Compelling evidence has arisen over the past decade that clearly shows that many if not most cases of ADHD involve problems with EI and DESR. It also shows that these problems are correlated with the severity of more traditional ADHD symptoms, and that they share the same genetic influences that are well-documented in research on ADHD. The abundant evidence argues for the return of EI-DESR to the status of a key associated feature if not a core component of ADHD in its conceptualization and diagnostic criteria.

The argument is based on various lines of reasoning and evidence:

  1. EI-DESR has a long history of being a central feature of ADHD in its clinical conceptualization well before the 1960s.
  2. Current neuropsychological theories of ADHD consider EI-DESR to be just such a central component.
  3. The neuroanatomical findings associated with ADHD would have to give rise to symptoms of EI-DESR because the brain structures and networks involved in ADHD are also involved in emotion generation, expression, and self-regulation.
  4. Ample evidence now exists that children and adults with ADHD are highly likely to manifest EI-DESR (low frustration tolerance, impatience, quickness to anger, and being easily excited to emotional reactions more generally).
  5. Returning EI-DESR to a central place in ADHD would more clearly show the basis for its high comorbidity with oppositional defiant disorder and probably several related disorders, such as future risk for anxiety and depression.
  6. Promoting EI-DESR as a core component of ADHD would also clarify one basis for the frequent social interaction problems and impairments in several other domains of major life activities (work, driving, marriage/cohabiting, managing finances, and parenting) seen in ADHD.
  7. Understanding the role of EI/DESR in ADHD would greatly assist with differential diagnosis of ADHD from mood disorders and reduce misdiagnosing emotional problems in ADHD as entirely arising from comorbidity.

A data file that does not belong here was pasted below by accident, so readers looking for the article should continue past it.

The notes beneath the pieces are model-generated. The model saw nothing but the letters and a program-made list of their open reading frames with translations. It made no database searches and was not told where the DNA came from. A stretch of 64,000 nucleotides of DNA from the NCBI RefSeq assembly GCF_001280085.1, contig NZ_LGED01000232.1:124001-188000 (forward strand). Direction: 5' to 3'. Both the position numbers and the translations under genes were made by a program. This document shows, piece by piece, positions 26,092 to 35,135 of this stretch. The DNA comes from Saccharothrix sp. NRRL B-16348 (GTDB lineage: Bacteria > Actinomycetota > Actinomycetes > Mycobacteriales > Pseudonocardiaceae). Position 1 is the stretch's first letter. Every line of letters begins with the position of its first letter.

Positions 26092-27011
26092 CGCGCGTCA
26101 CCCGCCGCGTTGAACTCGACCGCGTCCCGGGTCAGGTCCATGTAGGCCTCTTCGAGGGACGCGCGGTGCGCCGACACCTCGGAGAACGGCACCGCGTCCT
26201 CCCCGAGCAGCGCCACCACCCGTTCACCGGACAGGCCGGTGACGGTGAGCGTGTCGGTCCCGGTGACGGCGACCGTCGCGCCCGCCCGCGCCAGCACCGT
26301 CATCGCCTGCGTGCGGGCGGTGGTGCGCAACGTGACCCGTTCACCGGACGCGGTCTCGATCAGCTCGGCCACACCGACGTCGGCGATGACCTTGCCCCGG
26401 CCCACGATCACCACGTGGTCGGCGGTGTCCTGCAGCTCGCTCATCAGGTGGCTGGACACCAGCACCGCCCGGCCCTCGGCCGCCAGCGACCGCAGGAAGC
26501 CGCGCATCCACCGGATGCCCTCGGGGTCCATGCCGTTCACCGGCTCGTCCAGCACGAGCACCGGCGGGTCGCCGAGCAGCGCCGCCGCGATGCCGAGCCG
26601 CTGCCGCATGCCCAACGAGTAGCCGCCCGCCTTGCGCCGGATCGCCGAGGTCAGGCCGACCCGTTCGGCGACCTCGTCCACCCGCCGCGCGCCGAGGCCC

8. ADHD medications appear to reduce the EI/DESR evident in ADHD as much as they do the traditional ADHD symptom dimensions, yet each may do so through different neural mechanisms and networks.
  9. Psychosocial interventions for ADHD should include programs targeted at helping patients with EI/DESR specifically rather than just traditional ADHD symptom dimensions.
  10. Doing so is likely to reduce the various impairments that are specifically associated with the emotional component of ADHD that are largely going unaddressed in current therapies.

Regardless of what the next DSM may do, clinicians need to be aware of the EI-DESR symptoms inherent in ADHD and evaluate them as much as they evaluate the traditional ADHD symptoms during their initial assessment of a patient for ADHD. Doing so can provide not just a clearer and more comprehensive account of the patient’s current status, but also a richer understanding of the basis for many of the impairments the patient may be experiencing that are partly or largely a consequence of this emotional component of ADHD. That ADHD includes such a component likewise needs to be explained by clinicians to their ADHD patients and families so they, too, gain such a better, more complete understanding of the condition and why the patient may emote as they do. Interventions also need to be targeted at this component of ADHD besides the ongoing efforts to develop both psychosocial and medical interventions that focus on the traditional symptom complex of ADHD and its related “cold” cognitive executive deficits. Treatment should also focus on how best to help family members cope with and assist the patient with ADHD in the effective management of their emotional dysregulation.

In sum

It is time to return EI-DESR to its rightful place in the core or central components of ADHD and to investigate better ways to treat or manage it if the well-being of those with ADHD is to be improved.

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About the Author

russell barkley

Dr. Barkley is a Clinical professor of Psychiatry at the Virginia Commonwealth University Medical Center in Richmond, Virginia, USA.  He has published more than 27 books, rating scales, and clinical manuals and more than 300 scientific papers and book chapters on ADHD, and has presented more than 800 invited lectures in more than 30 countries.  His latest books are Taking Charge of ADHD: The Complete, Authoritative Guide for Parents (4th ed., June 2020, Guilford press) and The 12 Principles for Raising and Child with ADHD (October 2020, Guilford Press).  His website is www.RussellBarkley.org.